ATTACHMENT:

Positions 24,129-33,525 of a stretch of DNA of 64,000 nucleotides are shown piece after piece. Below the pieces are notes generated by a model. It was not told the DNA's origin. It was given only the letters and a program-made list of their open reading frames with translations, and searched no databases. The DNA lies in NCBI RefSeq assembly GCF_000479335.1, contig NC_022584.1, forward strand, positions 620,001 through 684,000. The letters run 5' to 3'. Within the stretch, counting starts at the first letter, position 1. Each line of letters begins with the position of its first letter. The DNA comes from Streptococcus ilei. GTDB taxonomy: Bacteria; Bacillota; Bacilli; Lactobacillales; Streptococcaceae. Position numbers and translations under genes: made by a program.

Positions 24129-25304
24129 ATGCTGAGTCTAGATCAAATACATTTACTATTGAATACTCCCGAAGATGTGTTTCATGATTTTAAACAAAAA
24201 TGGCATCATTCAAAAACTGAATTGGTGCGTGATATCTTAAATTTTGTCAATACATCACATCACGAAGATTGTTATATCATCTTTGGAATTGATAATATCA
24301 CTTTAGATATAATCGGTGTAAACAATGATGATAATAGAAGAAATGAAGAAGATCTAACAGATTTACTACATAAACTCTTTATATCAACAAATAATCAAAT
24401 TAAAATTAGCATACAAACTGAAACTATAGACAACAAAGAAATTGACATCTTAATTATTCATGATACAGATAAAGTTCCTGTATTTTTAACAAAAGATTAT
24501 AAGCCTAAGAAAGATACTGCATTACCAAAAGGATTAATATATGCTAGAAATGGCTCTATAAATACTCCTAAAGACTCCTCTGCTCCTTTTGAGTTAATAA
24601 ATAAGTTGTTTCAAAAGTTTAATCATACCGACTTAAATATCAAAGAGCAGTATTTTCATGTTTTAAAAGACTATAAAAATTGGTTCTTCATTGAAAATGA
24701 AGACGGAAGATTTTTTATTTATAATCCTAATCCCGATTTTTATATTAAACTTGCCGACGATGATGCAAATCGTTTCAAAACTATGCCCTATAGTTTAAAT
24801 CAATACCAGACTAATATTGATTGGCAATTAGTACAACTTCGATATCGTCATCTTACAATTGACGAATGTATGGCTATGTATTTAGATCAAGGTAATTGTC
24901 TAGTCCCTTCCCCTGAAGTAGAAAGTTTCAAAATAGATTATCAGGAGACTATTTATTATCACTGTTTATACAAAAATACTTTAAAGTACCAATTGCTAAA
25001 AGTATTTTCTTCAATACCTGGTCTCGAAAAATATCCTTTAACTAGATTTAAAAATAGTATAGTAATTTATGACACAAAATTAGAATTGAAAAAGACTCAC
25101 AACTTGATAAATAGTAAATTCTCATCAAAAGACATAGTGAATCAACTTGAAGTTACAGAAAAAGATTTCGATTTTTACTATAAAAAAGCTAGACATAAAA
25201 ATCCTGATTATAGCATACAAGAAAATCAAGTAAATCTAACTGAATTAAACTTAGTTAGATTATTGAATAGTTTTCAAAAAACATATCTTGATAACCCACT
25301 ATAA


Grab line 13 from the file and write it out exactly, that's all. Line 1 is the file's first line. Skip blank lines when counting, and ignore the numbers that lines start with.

25101 AACTTGATAAATAGTAAATTCTCATCAAAAGACATAGTGAATCAACTTGAAGTTACAGAAAAAGATTTCGATTTTTACTATAAAAAAGCTAGACATAAAA